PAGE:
Best Worst is my favourite type of pop punk – fast paced guitars, rapid fire vocals and superb harmonies. After the solemn Used To Be, Best Worst gives the EP a real adrenaline boost. The energy in this song is overflowing as the band race through the first couple of verses and choruses leaving you breathless. This makes the moment when the song does slow down feel even more important as it builds towards that big ending with some glorious harmonies. The track is about wasting too much of your time on things you later realise are bad for you. Seriously, the harmonies at the end of the song – wow! After this massive energy boost the next song, Dissection, begins with the lyrics "so I get that you’re dead more inside than me." This is a slower tempo track that has more than a hint of new MXPX about it. The short, sharp way that the lyrics in the verse are delivered is a great contrast to the chorus that cries out to be sung along with. All together now "let's dissect our broken hearts, let's make maps of all our scars!"

The penultimate track is named Half Death. Opening with some buzzsaw guitars that bring the energy back up, the song is about being in the middle portion of your life and still living the same way that you did when you were younger. The saying "age is just a number" comes to mind when I think about this song. The fast paced vocals along with the simple drum beat give the song a fresh sound compared to the rest of the EP which is welcome. I'm really impressed with how California Hearse's lead singer can stick to this melody without the aid of a guitar to back him up. A great track, full of energy – lovely. The final song on the EP is named No Seoul. The track starts in a really slow and downbeat fashion as the band sing about living with depression and feeling beat up emotionally. There's a real dark and moody tone to the opening of the song as the band go through two verses before it builds towards the big ending with a superb chorus. It's a real solemn way to end what is a great debut EP.

The best way for me to describe this EP is by saying it's a modern take on Lookout records pop punk. I'm seriously impressed by the quality of the songwriting on the EP. It's pop punk but manages to feel varied and no two songs sound alike. To be able to release two excellent EP's in the same year shows some serious talent. I'm glad these guys are continuing to make music together following the end of their former band.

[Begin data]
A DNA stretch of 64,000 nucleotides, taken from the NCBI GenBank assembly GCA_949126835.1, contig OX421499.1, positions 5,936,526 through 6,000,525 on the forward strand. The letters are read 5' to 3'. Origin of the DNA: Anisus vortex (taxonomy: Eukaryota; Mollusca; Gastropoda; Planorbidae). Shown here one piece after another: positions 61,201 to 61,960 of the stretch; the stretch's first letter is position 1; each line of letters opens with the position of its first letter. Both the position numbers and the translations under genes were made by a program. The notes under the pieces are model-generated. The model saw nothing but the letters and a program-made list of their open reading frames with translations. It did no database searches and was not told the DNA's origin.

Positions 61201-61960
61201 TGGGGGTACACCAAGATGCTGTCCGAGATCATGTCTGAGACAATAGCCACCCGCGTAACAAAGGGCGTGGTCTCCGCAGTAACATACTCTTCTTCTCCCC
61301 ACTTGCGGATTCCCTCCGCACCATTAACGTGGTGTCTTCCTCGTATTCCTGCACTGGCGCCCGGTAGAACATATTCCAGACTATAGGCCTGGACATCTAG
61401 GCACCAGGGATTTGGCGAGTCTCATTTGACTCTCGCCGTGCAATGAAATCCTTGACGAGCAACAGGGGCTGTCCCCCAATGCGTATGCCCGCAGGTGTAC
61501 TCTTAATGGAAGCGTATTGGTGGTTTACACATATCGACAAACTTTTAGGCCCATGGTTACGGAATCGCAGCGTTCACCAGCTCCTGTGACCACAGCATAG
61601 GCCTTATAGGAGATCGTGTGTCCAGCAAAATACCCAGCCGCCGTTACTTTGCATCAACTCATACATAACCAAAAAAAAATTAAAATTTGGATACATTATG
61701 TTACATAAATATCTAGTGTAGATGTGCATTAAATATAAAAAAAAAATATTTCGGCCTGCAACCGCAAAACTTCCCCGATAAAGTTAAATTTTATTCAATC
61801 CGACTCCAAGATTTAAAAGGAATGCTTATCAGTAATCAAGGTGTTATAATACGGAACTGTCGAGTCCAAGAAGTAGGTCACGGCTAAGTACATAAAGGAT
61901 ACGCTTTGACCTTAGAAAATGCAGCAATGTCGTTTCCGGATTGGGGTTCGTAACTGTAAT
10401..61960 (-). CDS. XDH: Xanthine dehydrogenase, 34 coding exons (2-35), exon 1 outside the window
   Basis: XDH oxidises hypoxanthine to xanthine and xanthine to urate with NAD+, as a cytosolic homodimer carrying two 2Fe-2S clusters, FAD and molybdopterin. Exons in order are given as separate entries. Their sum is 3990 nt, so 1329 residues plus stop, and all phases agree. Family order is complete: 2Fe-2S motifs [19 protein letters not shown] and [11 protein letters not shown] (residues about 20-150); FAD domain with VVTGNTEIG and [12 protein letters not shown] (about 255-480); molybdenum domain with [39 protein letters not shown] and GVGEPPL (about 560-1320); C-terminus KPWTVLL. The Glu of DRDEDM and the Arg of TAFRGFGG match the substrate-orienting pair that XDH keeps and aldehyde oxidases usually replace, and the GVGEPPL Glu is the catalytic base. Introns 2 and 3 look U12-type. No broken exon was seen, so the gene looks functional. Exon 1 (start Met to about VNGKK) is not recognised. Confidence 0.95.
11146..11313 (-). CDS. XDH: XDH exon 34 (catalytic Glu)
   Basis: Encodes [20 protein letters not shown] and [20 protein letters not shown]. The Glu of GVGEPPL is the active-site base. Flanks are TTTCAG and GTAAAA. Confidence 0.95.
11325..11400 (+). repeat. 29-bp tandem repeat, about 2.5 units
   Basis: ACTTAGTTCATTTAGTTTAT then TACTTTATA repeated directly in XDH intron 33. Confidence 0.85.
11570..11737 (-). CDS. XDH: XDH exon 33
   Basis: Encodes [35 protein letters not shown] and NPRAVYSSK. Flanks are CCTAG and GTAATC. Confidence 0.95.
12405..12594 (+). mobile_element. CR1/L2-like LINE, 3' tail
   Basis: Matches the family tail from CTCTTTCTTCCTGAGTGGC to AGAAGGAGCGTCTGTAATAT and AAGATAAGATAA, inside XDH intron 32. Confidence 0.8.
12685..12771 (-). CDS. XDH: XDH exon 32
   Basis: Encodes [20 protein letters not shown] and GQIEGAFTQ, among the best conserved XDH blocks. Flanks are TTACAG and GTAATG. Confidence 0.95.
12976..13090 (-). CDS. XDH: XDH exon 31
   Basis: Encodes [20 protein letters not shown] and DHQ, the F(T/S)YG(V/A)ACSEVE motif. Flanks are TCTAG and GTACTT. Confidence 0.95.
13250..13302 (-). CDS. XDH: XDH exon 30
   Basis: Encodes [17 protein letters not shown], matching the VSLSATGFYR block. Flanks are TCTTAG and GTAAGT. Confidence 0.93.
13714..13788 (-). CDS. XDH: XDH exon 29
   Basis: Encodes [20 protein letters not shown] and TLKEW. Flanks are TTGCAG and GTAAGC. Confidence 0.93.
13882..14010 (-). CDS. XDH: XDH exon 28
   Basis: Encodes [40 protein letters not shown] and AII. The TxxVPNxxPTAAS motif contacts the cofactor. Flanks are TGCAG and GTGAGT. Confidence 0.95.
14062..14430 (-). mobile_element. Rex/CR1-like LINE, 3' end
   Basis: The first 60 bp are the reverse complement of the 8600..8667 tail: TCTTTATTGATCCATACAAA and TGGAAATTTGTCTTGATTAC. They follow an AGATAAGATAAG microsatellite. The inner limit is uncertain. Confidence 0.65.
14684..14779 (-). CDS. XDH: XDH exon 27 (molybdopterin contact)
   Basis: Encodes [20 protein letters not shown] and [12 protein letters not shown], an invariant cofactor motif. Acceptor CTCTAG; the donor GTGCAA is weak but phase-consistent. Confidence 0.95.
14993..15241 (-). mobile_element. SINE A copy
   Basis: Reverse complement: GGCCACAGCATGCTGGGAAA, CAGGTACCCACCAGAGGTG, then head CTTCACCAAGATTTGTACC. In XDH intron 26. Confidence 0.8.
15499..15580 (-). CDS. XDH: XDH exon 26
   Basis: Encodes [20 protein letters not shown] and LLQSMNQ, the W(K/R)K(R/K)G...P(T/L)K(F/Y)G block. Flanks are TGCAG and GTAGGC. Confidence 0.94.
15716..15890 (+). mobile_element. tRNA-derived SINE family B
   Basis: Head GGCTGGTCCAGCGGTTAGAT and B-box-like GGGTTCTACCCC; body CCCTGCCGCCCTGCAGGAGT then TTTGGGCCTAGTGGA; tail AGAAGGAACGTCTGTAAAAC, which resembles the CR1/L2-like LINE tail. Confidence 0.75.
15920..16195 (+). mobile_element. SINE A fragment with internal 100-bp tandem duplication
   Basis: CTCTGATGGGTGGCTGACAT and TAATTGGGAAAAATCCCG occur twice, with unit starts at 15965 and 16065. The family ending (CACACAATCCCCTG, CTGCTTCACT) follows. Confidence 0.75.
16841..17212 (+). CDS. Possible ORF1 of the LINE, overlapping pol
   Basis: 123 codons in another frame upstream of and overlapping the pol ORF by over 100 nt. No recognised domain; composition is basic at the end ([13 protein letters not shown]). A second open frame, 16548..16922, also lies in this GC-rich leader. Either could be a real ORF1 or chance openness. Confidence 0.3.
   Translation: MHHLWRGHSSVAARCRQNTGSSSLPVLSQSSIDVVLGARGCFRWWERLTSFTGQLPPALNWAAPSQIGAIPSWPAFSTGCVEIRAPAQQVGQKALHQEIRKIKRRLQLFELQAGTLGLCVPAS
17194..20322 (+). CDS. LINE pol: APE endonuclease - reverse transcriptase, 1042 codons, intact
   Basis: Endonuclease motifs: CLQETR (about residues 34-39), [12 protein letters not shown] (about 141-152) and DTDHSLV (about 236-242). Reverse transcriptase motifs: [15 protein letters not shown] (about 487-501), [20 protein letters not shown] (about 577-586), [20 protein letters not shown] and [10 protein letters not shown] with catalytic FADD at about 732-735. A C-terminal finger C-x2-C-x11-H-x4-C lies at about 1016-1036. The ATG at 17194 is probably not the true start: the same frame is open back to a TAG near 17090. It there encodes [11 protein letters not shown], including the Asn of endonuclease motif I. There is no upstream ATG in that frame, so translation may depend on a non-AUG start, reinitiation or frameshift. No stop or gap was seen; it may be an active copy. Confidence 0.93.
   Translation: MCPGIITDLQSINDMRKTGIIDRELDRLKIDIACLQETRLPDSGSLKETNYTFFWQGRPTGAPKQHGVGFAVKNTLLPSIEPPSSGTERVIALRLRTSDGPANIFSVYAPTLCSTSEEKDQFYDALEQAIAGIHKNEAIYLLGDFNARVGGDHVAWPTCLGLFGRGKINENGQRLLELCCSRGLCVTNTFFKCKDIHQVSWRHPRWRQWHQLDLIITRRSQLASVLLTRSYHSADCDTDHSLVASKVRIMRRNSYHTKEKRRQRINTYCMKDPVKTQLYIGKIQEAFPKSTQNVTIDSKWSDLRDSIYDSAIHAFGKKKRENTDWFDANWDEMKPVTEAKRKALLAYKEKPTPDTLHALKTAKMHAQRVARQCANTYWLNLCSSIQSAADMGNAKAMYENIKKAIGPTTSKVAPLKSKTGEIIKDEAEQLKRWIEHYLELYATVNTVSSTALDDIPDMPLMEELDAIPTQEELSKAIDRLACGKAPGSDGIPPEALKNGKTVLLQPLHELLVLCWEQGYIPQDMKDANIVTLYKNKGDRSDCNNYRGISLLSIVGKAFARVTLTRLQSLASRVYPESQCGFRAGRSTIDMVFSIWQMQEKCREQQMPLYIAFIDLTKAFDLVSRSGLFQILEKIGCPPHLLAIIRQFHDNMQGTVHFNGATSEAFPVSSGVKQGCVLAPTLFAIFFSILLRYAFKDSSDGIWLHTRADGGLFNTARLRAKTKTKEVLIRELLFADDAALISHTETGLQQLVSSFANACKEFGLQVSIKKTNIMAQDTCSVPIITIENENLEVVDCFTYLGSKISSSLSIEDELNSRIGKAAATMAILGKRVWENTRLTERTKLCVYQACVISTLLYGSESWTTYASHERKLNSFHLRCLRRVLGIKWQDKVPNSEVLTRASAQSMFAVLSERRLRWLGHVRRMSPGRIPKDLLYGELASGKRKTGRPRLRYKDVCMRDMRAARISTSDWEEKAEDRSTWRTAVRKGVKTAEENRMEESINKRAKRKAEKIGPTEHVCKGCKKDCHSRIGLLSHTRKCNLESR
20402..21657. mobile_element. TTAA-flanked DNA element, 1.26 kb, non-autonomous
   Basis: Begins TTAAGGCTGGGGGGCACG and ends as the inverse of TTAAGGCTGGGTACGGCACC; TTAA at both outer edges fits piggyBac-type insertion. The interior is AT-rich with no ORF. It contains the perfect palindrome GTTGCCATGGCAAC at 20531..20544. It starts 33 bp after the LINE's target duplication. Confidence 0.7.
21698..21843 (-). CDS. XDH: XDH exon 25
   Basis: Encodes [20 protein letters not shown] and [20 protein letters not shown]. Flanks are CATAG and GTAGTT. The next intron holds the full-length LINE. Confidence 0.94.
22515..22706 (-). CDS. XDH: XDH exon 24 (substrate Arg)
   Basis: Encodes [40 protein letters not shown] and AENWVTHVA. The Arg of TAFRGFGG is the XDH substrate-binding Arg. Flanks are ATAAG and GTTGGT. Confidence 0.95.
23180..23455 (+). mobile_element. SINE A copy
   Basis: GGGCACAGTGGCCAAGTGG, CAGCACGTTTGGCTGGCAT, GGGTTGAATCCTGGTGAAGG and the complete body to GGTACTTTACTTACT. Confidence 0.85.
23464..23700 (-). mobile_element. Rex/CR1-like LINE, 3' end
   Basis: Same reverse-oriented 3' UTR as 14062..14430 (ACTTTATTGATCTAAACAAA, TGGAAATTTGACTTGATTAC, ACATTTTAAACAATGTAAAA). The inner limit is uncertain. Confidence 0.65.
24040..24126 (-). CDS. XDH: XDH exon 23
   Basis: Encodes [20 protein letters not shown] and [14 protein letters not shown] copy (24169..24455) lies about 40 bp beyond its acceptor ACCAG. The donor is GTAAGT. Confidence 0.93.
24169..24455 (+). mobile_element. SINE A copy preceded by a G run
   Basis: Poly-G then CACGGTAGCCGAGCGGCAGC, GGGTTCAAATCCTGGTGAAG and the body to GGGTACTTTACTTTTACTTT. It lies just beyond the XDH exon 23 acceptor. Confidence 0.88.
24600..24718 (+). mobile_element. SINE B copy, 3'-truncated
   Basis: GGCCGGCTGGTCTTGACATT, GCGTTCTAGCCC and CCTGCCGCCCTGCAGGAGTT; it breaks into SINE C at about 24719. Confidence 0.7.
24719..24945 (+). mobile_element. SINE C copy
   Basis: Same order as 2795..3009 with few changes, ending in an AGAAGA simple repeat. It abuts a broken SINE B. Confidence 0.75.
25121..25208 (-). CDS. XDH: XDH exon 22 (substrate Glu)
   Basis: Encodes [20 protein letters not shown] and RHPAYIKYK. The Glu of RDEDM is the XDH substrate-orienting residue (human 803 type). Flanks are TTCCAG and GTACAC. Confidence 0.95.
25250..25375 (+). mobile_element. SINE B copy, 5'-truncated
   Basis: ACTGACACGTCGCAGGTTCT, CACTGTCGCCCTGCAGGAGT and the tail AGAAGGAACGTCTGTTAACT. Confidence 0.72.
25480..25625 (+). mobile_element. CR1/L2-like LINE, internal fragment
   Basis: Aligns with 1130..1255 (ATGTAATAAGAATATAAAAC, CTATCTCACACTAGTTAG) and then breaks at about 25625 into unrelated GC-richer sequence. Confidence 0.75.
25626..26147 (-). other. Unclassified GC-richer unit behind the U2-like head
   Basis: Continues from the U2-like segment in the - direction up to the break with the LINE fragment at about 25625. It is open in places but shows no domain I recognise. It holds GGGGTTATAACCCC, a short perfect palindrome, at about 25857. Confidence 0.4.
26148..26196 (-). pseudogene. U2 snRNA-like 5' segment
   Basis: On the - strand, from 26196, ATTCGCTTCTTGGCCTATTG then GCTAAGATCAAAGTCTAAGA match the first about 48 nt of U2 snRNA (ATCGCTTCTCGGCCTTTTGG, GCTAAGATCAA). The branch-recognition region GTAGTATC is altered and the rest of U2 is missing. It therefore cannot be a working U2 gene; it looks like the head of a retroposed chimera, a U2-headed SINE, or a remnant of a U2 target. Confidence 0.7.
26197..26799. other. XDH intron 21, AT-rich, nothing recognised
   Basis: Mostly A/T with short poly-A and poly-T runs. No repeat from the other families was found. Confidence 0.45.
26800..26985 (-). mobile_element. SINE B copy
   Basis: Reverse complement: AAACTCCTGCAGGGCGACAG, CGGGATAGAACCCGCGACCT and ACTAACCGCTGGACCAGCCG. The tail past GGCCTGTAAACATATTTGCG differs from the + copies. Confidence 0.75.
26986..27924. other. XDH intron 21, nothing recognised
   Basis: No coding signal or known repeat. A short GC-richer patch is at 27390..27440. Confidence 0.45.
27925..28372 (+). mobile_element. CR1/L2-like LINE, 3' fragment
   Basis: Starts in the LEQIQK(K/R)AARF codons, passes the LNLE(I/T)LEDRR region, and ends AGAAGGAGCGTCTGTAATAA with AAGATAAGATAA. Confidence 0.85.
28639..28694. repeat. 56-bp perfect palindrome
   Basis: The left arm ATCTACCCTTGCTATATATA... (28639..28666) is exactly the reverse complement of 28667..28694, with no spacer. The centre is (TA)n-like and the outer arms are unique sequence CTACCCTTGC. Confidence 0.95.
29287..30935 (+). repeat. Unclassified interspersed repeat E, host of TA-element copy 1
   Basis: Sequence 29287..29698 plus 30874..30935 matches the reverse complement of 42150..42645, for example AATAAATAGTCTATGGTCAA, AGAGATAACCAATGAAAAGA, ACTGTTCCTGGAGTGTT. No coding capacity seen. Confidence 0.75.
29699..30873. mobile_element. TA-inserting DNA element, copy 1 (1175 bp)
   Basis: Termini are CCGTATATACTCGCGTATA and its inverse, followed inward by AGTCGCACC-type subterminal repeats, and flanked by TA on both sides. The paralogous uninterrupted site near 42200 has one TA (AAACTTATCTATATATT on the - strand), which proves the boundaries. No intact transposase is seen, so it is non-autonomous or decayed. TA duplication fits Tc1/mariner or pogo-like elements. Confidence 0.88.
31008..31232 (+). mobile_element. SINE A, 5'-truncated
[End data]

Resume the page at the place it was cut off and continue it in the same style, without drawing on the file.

Stream and download California Hearse here: https://californiahearse.bandcamp.com/album/california-hearse

Like California Hearse here: https://www.facebook.com/californiahearse/

This review was written by Colin Clark.

Tuesday, 19 February 2019

Album Review: The Geek Shall Inherit by Dead Words


Dead Words describe themselves as a dirty pop band. On New Year’s Day, the four piece from Texas released a new five track EP titled The Geek Shall Inherit. It first caught my eye thanks to the Star Wars inspired artwork and I looked forward to checking it out.

The EP's title track, The Geek Shall Inherit, kicks things off. The song is about what life would be like if geeks were to take over – it sounds like a good time, I love singing Basket Case at the top of my lungs. The song is pretty catchy despite not really having a chorus. I think this is due to the shortness of each line giving the sound a punchy quality but also not being especially hard hitting. This is just a lovely time that puts a smile on my face. Kingsley is up next and is about the band’s frustrations about not being able to be a full time touring band because of life's other responsibilities. There's a whiny angst in the song that really puts across the band’s frustration. Of course, it's very catchy and will cement itself in your head in no time at all. In what is basically pop punk tradition, it’s quite a sad song but musically remains upbeat.

Wallflower is a short one minute long track about being in the background and not being noticed. Dead Words do a great job in packing a lot in during the song but it never feels rushed. The subtle harmonies give the song a bigger feel and having two catchy verses make up for the track having no chorus. The penultimate song is the hard rocking geek anthem I Just Wanna Read. There's a hint of Weezer in the song with an easy-going rock 'n' roll style. It's about escapism and losing yourself in your books, your comics or even your record collection. Basically doing anything but talking to people. We've all been there. The final song on the EP is named City Streets and has a great 60s rock vibe. It's about walking through the streets with the one you love, wanting to take a chance and telling them how you feel. It's a nice positive way to finish the The Geek Shall Inherit. I particularly enjoyed the outro. Dead Words have clearly put thought into how to end the song, as well as the whole EP, as it finishes with some flourish.